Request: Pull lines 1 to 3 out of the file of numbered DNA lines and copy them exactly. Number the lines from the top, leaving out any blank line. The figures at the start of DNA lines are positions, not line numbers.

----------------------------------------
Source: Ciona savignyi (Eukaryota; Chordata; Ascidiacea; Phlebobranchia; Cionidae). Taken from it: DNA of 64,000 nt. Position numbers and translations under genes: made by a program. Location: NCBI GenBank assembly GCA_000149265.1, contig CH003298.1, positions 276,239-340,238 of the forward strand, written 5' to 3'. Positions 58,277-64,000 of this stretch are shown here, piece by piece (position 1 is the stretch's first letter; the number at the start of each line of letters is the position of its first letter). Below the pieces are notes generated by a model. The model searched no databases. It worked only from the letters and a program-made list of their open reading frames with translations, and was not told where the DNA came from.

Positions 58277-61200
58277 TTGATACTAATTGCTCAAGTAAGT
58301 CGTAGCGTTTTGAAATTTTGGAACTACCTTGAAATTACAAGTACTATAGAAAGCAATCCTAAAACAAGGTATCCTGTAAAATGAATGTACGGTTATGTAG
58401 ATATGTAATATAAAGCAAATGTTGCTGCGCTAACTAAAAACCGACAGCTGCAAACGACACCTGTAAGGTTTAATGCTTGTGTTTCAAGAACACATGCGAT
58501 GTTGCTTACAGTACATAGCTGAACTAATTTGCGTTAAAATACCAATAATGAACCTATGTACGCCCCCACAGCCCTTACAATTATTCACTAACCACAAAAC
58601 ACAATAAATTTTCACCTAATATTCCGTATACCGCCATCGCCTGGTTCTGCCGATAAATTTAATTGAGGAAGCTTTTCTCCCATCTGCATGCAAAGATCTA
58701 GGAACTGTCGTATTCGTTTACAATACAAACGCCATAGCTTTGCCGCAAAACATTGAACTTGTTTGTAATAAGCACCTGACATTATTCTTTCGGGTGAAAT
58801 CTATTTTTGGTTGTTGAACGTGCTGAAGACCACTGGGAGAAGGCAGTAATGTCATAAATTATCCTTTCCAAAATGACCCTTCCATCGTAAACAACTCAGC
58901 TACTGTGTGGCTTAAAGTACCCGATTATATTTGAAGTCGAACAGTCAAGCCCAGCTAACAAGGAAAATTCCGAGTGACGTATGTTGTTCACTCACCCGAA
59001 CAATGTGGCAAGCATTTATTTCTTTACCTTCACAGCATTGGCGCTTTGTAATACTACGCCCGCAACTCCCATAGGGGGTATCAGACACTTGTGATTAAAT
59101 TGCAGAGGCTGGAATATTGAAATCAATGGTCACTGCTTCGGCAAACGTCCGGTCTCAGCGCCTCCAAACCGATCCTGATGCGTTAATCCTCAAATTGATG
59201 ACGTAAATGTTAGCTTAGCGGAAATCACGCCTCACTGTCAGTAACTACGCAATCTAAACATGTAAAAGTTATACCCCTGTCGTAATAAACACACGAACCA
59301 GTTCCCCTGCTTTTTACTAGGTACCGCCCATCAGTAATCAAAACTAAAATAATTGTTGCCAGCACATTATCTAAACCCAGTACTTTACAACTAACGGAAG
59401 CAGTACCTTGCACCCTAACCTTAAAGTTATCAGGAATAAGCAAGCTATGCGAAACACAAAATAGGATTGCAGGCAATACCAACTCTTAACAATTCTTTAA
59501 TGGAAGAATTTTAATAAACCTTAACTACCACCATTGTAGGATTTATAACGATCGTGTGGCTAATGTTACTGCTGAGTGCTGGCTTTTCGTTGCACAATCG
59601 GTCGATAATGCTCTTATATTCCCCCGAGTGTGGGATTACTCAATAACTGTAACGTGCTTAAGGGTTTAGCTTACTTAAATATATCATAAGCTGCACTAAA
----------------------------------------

Source: Ciona savignyi (Eukaryota; Chordata; Ascidiacea; Phlebobranchia; Cionidae). Taken from it: DNA of 64,000 nt. Position numbers and translations under genes: made by a program. Location: NCBI GenBank assembly GCA_000149265.1, contig CH003298.1, positions 276,239-340,238 of the forward strand, written 5' to 3'. Positions 58,277-64,000 of this stretch are shown here, piece by piece (position 1 is the stretch's first letter; the number at the start of each line of letters is the position of its first letter). Below the pieces are notes generated by a model. The model searched no databases. It worked only from the letters and a program-made list of their open reading frames with translations, and was not told where the DNA came from.

Positions 58277-61200
58277 TTGATACTAATTGCTCAAGTAAGT